Why We Like Working With Couples – And Why We Can and “They” Can’t
Our Couples Program is a unique way to address your drinking problems. We combine the most effective way of working with couples along with the proven components of success in eradicating alcohol abuse.
So what do we do that’s so unusually effective?
First we work with you as a team. This means we avoid the “triangulation,” where the therapist appears to side with one spouse and the two of them gang up on the third.
Even when it’s not the case, one spouse or the other will either feel that way or use it as an excuse to disengage. That dooms virtually all couples counseling.
But in working with us there are two of you and two of us. No ganging up, no two on one.
Also important, I (Ed) had an alcohol problem myself so drinkers have something of an advocate. Mary Ellen was the family member delegated to find help for a relative and discovered that no real help existed – just the usual AA/12 Step brainwashing – so spouses also have someone who understands their point of view.
That means that we can support each of you equally, help you each understand your role in the problem, and how to effectively support each other through the process of creating a non-alcohol based relationship.
This all plays out in two different ways. If you’re both abusing alcohol, then you will each receive the individual 12 weeks of follow-up sessions. If only one of you is drinking excessively then that one, the designated client, will participate in follow-up.
However, on an as needed basis, and with the designated client’s permission, spouses can schedule extra time as the new “dance” the two of you will build evolves, with alcohol off the table.
Please remember, everyone who is affected by the alcohol abuse will also be affected by its cessation. The benefits the drinker derives from alcohol will go away, but so will the benefits the spouse and others have, mostly unconsciously, enjoyed from the now missing element. Virtually no one is prepared for these changes and that often results in unconscious sabotage that sends the drinker right back to the bottle.
Don’t settle for this predictable treatment outcome!
Instead, adjust to a different, and research based, view of alcohol abuse and shed the mythology that pervades our culture and prevents people from getting real help.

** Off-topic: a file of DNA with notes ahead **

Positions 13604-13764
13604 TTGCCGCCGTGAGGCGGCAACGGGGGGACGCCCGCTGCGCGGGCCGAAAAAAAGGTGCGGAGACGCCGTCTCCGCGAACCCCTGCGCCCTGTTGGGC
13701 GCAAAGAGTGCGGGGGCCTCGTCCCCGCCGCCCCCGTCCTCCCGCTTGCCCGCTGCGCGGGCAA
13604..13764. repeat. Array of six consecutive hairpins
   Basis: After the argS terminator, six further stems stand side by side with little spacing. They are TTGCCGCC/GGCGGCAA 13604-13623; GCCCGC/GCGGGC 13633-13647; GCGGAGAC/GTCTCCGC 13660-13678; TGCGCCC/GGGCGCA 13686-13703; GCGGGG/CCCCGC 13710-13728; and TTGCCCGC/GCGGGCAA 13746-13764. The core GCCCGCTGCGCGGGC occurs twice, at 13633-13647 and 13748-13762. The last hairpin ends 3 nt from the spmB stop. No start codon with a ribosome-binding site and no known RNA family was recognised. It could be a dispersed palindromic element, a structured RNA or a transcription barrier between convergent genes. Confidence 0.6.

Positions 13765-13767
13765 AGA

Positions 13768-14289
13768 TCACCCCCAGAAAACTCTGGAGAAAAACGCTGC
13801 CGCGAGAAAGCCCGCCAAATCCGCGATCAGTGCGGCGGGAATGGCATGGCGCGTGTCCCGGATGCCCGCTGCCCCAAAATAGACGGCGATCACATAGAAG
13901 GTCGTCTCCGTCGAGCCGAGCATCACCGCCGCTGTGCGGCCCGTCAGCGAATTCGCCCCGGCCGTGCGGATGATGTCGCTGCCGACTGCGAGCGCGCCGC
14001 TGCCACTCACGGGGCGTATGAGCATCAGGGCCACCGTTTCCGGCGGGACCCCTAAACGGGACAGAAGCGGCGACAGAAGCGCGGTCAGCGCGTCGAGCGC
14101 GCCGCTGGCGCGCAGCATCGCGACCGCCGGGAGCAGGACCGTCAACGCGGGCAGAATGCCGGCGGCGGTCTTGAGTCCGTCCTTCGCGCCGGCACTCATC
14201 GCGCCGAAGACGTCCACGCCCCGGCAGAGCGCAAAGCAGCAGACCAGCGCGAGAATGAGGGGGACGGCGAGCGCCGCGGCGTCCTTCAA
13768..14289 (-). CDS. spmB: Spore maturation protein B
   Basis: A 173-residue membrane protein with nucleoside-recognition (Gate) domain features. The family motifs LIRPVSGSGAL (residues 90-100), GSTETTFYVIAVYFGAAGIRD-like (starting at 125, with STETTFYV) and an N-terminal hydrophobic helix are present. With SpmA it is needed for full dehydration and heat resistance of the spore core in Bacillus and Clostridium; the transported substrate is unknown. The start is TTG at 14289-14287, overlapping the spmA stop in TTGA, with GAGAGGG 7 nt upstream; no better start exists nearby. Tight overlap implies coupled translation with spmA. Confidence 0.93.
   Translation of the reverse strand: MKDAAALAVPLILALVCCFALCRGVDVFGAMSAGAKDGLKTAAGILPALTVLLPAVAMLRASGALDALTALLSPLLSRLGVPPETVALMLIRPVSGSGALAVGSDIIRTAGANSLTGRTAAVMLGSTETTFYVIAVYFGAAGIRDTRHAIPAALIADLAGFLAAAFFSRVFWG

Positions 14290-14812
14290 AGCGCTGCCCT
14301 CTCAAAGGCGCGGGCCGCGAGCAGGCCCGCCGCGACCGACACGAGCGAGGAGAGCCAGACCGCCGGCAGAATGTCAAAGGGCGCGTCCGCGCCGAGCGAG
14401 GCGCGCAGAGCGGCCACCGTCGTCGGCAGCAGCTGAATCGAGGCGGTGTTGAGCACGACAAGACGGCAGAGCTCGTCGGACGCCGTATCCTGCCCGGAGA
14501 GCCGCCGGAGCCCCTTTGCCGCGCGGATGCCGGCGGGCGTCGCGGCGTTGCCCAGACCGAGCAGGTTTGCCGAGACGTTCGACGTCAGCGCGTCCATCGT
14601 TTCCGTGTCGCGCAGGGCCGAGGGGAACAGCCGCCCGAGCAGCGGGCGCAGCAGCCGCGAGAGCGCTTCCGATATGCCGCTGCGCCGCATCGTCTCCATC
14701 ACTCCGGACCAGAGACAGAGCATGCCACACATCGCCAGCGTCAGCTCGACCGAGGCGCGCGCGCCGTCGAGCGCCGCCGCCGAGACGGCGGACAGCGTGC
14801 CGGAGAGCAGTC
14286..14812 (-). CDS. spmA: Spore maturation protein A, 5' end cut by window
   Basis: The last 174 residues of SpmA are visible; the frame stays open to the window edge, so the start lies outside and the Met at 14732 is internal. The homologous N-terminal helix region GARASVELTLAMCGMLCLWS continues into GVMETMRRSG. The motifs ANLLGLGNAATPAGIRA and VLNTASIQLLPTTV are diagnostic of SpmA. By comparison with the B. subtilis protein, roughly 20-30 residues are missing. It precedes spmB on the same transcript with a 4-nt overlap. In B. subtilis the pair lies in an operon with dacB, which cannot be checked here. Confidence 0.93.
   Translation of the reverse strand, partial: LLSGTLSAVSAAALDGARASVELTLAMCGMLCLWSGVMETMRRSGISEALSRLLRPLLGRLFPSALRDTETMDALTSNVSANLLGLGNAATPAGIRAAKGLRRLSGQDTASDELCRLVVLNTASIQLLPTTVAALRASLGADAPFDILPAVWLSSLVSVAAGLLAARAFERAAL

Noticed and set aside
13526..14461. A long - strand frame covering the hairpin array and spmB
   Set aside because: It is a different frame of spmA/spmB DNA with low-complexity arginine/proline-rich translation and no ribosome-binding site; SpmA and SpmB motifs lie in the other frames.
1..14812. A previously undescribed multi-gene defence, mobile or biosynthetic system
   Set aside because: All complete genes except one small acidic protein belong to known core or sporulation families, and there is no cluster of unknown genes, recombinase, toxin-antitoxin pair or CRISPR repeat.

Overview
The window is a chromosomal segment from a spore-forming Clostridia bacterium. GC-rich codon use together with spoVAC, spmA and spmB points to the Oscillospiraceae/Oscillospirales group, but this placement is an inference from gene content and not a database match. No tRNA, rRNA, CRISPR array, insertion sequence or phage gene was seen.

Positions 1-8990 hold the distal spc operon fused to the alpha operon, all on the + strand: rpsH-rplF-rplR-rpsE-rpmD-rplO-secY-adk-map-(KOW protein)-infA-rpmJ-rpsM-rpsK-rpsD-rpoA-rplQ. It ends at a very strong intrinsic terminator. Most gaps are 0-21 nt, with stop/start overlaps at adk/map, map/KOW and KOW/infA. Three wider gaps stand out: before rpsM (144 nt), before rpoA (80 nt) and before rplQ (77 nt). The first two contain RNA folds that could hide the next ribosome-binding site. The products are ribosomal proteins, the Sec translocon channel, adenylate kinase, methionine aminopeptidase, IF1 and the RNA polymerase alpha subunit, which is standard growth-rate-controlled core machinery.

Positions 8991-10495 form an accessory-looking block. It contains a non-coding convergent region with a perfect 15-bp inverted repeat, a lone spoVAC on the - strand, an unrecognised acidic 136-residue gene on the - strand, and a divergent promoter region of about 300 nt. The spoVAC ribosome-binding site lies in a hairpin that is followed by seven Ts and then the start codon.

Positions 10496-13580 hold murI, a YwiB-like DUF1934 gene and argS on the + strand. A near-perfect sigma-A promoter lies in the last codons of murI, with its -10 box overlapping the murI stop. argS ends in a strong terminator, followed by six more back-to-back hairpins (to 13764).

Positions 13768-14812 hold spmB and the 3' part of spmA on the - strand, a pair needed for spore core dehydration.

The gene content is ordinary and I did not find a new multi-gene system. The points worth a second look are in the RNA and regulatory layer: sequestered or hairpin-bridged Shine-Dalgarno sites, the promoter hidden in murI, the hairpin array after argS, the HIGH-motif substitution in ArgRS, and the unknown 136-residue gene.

Sherlock Holmes and the Real Solution
It’s important to note that the 12 Step “culture” has invaded almost every aspect of our society when it comes to the abuse of drugs and alcohol. Nowhere is this more evident than on television where talk shows, gurus, pseudo-therapists, and hucksters routinely pitch interventions, rehab, and AA as though they actually worked for anyone, anything, and everything.
This infection reached new levels with the series “Elementary” in which the modern day Sherlock Holmes appears as a just out of rehab addict who’s moved to New York City and is living with his “sober living companion” Dr. Watson. Between the really fairly interesting murders he is solving for the NYPD, there is the endless background of meetings, sponsors, and AA advertising.
But back up for a minute, those of you who have read the original Sherlock Holmes’ mysteries, and you will remember that Mr. Holmes was a recreational cocaine user. He indulged this habit when he was bored. But then along would come another case, the needle would be put away, and “the game’s afoot, Watson,” would end the boredom.
Frankly, the original Sherlock has much in common with you, his drug use parallels your alcohol abuse, and he would no more have joined AA than you would – or if he had he would also have recognized it as a dead end and pursued his own alternative solutions.
No, none of us are going to change Hollywood.
We can, however, note where the 12 Step infection breeds and grows and, happily, see those rare places where it doesn’t.
The interesting counterpoint is the late writer Robert Parker and his Jesse Stone series which has been translated into a series of TV movies starring Tom Selleck. These actually provide a very real picture of a lonely, isolated, obsessed, and mourning man, his alcohol abuse, and the evolving solution.
Apparently not everyone has been infected with the Steppers’ and the rehab mills pervasive nonsense. It’s another good reason to address your problem privately, confidentially, effectively, individually, and quickly.
Don’t be reduced to being a second class “in recovery” citizen – not in your marriage, family, profession, or community. Instead, get a grip and a life – not a label – and the satisfaction that comes with defeating a difficult habit and leaving it, and the stigma, behind.